Iran is aiding Hamas and inciting violence in Lebanon, elsewhere, Israel says: Live updates

Iran provided Hamas with crucial technical knowledge, weapons and funding ahead of the militant group's Oct. 7 rampage and has backed militant attacks in other countries in recent days, an Israeli military spokesman charged Wednesday.

Rear Adm. Daniel Hagari accused Tehran of ordering recent attacks by militias in Yemen, Iraq and Lebanon. The Hamas attack in Israel killed more than 1,300 Israelis and ignited a war that has left thousands of Palestinians dead and swaths of the Gaza Strip in ruins.

“Iran directly aided Hamas before the war, with training, supplying weapons, money and technological know-how,” Hagari charged. “Even now, Iranian aid to Hamas continues in the form of intelligence and online incitement against the State of Israel.

The Biden administration has repeatedly said there is no evidence of direct Iranian involvement in the Hamas rampage in Israel, or even prior knowledge. The administration has been laboring to keep Iran and other regional actors from fueling an expansion of the war into Lebanon and elsewhere.

A woman, with a photograph of a child who was abducted during the Hamas attack on Israel, hands out yellow ribbons to passing drivers in central Tel Aviv on Oct. 25, 2023.

Blinken urges 'humanitarian pauses':But US won't back ceasefire in Gaza


∎ The Israeli military said it killed a senior Hamas commander Taysir Mubasher, a battalion chief and former commander of Hamas' naval forces. Mubasher was a close confidant of Mohammed Deif, the commander of Hamas’ military wing, the Israeli military said.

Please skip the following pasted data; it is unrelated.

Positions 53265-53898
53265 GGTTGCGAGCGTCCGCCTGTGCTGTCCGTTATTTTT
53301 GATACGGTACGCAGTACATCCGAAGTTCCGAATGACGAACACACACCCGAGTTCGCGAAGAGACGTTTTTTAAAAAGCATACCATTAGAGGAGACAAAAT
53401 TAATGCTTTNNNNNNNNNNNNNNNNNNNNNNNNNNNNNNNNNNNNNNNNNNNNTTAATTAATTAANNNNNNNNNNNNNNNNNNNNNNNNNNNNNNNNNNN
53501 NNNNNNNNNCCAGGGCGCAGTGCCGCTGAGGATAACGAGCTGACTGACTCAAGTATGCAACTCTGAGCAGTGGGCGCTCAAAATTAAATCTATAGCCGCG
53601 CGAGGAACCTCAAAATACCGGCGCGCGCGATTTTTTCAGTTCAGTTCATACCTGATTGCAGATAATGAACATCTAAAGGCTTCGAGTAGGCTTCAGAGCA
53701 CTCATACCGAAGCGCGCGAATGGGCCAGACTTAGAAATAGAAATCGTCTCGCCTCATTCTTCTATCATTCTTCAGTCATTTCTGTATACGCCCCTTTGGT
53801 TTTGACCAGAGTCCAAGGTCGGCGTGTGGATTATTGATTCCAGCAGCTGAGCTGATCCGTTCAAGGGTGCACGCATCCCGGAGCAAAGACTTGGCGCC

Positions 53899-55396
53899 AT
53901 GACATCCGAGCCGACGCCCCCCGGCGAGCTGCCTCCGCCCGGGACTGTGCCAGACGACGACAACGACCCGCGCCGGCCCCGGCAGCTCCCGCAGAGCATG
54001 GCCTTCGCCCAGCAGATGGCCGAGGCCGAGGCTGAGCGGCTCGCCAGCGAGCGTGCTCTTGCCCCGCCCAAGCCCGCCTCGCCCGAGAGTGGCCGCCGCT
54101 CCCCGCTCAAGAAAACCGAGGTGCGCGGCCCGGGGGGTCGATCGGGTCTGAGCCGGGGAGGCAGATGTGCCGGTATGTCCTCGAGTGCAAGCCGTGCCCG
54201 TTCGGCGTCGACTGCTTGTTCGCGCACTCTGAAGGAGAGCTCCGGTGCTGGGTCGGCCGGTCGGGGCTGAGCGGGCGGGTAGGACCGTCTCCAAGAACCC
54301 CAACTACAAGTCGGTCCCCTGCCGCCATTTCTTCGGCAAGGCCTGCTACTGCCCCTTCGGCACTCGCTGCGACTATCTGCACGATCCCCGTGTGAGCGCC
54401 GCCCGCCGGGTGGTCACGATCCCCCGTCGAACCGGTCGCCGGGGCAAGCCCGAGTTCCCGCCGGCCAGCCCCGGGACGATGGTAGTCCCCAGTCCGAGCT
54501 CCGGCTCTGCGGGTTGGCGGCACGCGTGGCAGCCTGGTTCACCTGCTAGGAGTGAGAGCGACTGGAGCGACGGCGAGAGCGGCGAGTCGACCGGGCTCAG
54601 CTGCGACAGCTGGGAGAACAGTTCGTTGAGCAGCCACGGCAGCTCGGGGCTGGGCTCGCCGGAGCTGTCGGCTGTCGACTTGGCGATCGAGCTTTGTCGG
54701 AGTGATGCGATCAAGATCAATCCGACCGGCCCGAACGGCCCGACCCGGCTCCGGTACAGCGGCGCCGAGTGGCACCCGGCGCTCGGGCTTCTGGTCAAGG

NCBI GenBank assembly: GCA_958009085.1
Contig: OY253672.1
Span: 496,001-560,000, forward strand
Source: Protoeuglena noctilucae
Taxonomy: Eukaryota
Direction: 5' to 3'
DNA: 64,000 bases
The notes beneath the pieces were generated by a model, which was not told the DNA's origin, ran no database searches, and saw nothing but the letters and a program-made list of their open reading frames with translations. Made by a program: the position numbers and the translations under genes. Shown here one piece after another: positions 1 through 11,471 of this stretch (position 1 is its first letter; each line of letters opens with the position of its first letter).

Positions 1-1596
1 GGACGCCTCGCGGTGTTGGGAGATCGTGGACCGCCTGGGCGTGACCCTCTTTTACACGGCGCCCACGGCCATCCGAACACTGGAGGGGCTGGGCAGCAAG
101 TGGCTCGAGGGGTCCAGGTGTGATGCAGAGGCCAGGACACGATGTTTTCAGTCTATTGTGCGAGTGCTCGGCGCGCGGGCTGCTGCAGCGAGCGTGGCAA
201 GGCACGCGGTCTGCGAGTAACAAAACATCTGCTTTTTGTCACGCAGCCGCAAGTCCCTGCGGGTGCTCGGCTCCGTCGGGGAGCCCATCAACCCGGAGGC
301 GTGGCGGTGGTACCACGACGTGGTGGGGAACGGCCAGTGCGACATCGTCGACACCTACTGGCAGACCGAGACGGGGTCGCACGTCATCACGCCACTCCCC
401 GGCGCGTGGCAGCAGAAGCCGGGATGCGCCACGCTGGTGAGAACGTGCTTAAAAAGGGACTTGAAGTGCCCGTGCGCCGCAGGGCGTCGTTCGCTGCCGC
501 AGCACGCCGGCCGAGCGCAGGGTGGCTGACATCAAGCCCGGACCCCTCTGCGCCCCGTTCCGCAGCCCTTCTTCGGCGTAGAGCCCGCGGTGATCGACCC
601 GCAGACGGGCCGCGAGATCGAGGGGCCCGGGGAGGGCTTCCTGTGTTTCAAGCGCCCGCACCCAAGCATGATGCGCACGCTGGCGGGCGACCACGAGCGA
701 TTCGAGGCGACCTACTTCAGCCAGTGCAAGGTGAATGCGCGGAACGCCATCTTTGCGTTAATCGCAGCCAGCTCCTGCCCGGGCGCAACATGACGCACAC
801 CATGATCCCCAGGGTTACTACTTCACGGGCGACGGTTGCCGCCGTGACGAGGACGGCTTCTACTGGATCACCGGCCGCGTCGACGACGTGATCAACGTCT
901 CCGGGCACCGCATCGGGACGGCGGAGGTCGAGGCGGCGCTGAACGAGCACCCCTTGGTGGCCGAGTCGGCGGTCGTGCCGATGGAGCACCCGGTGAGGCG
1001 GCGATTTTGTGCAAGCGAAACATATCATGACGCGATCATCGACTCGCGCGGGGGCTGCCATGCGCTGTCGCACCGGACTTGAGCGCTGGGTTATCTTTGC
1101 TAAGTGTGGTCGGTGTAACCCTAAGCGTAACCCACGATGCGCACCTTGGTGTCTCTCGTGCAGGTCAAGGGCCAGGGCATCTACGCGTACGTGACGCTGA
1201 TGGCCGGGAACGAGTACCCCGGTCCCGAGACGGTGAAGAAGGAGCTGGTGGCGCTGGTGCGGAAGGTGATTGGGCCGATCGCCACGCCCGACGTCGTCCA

∎ The Hamas-run Health Ministry, citing reports from hospital directors, said Wednesday that at least 6,546 Palestinians had been killed. More than 1,400 Israelis have also died, most in the early hours of the Oct. 7 rampage by Hamas militants on Israeli communities along the Gaza border.

∎ Egyptian President Abdel Fattah el-Sissi said his military would avoid joining the war, warning that "your military power (can) make you rush into wrong decisions."

Lack of fuel may force UN to halt humanitarian aid to Gaza

The U.N. agency charged with shuttling humanitarian aid into Gaza says it will need to significantly reduce and possible halt operations if fuel does not get to Gaza immediately. The United Nations Relief and Works Agency for Palestine Refugees.

"The coming 24 hours are very critical," the agency said in an update Wednesday.

More than 613,000 people are sheltering in 150 agency facilities across Gaza. Three more agency staff members were killed Tuesday, bringing the total to 38 staff killed since the war began, the U.N. said.

Iranian leader blames US for Israeli bombardment of Gaza

Iran’s supreme leader Ayatollah Ali Khamenei accused the United States of orchestrating military strikes in Gaza and accused Israel of taking revenge on defenseless Palestinians because it was incapable of confronting Muslim fighters. Khamenei, on social media, warned Muslim governments not to follow the lead of the U.S. and other Western nations labeling "people defending their homes and country as terrorists."

"Palestine will definitely be victorious in this current situation and in the future," he wrote.

Inside the tunnels:As Israel preps for possible ground invasion, a look at the tunnels in Gaza

Network of tunnels key to Hamas warfare

Hamas militants are using hundreds of miles of secret tunnels under Gaza and into Israel to attack Israeli targets, move weapons and, most recently, hold hostages. Hamas has used the tunnels, estimated from 150 to 300 miles in length, for decades in its war against Israel. The militant group claimed the underground network was 311 miles in 2021, but this has not been independently verified. The network, consisting of about 1,300 tunnels, will present special problems for Israel Defense Force members if Israel invades with ground troops.

Hamas leaders use parts of the network as command centers to guide military operations, Israeli experts say. The Israeli military says Hamas has used millions of dollars in aid to pay for building the tunnels. Read more here.

 George Petras, Janet Loehrke

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